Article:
Bikers Arrested for Wearing Bandanas
Louisiana motorcyclists in the Bossier/Shreveport area may be experiencing a mechanism of profiling that many are unaware of. It has been reported that 17 motorcyclists in the area have recently been arrested for wearing bandanas, scarves, and even a bubble shield while riding because it conceals their identities in public.
Local law enforcement contends that covering your face in public is a violation of Louisiana’s anti-mask law, LSA-R.S. 14:313, which carries a 6 month to 3 year term of imprisonment. Although every incident has not been confirmed, the MPP spoke to one motorcyclist directly and confirmed that he was arrested for concealing his identity on November 8, 2016.
The law used to justify targeting motorcyclists for wearing masks in Louisiana exists elsewhere. At least 15 states have what experts call “general anti-mask laws” that could be applied to motorcyclists. Applying anti-masking laws to motorcyclists covering their heads and faces with protective gear is an abuse of statute and demonstrative of motorcycle profiling. An exemption for public safety ought to be obvious.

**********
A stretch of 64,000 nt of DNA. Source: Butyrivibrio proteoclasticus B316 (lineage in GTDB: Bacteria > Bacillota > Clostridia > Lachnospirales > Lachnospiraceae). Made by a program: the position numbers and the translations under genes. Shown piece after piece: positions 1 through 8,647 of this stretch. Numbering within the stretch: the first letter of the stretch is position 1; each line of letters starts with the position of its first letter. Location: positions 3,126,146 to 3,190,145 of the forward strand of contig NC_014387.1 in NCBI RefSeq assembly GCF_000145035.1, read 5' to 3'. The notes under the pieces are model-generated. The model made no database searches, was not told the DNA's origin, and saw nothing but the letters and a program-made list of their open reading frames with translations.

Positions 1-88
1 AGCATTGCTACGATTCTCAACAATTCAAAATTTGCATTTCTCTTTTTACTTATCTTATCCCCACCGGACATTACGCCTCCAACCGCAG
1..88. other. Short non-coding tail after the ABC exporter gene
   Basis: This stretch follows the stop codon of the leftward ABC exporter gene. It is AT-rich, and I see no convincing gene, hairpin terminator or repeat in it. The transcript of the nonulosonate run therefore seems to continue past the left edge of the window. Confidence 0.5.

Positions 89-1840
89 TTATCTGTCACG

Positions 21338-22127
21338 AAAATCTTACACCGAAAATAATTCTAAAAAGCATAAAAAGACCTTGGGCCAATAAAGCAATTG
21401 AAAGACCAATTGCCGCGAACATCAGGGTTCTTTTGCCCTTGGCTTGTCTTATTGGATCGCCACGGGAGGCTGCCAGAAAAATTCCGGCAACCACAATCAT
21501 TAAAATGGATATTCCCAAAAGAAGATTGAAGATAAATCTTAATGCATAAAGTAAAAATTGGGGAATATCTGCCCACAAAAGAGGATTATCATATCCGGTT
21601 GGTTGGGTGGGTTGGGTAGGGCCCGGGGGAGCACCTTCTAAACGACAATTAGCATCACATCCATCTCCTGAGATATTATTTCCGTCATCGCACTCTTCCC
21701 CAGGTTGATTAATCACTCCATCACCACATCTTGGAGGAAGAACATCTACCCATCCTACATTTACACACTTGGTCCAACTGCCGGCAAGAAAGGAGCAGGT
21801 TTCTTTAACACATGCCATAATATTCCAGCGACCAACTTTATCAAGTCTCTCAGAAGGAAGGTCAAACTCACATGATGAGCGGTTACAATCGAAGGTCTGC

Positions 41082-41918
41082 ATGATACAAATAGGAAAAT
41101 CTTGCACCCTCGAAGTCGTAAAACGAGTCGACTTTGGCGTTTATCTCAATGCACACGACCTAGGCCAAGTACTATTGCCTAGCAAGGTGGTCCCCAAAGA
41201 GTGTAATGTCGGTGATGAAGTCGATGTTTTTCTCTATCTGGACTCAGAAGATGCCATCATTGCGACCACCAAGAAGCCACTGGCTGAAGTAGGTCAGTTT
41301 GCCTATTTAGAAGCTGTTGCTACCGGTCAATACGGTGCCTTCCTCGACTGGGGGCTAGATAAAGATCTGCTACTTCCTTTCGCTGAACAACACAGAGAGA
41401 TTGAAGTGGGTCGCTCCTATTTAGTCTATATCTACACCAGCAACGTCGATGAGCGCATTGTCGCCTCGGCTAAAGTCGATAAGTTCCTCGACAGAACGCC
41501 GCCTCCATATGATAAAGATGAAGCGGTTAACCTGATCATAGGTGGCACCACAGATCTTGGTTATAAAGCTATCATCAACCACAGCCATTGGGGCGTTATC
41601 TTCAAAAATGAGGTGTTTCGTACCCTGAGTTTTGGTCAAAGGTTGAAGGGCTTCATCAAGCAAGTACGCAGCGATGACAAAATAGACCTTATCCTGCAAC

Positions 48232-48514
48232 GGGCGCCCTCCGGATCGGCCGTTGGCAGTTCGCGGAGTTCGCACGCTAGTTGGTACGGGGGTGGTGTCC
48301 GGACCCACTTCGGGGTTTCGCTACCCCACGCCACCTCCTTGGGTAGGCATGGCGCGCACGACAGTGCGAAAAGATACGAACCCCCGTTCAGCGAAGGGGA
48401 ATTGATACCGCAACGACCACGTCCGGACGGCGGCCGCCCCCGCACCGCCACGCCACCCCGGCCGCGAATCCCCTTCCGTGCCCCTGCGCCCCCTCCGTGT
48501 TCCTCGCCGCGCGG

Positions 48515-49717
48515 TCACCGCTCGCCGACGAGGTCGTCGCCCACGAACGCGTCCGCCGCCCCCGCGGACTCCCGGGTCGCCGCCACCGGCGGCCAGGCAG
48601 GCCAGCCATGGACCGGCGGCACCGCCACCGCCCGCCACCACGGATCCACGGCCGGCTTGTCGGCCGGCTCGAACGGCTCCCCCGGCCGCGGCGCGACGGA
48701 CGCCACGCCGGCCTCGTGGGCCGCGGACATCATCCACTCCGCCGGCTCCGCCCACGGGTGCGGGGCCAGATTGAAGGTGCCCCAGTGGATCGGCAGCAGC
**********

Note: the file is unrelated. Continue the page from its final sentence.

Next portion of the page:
Motorcyclist Arrested For Concealing Identity
While visiting Louisiana to attend and speak at a state Confederation of Clubs and Independents meeting in Alexandria, the MPP became aware of the alleged arrests for concealing identities in public. The MPP spoke to a member of a motorcycle club in the Bossier/Shreveport area that was able to confirm the validity of the rumors.
Although a traffic pretext was used to justify the stop, the MPP evaluated his citation and he was indeed arrested for concealing his identity, an alleged violation of state code LSA-R.S. 14:313.
This individual was on his way to vote in the 2016 National Election. He was denied this opportunity. He was forced to pay a bond in order to obtain his release and as of this writing the issue has not yet been resolved.
READ MORE at Motorcycle Profiling Project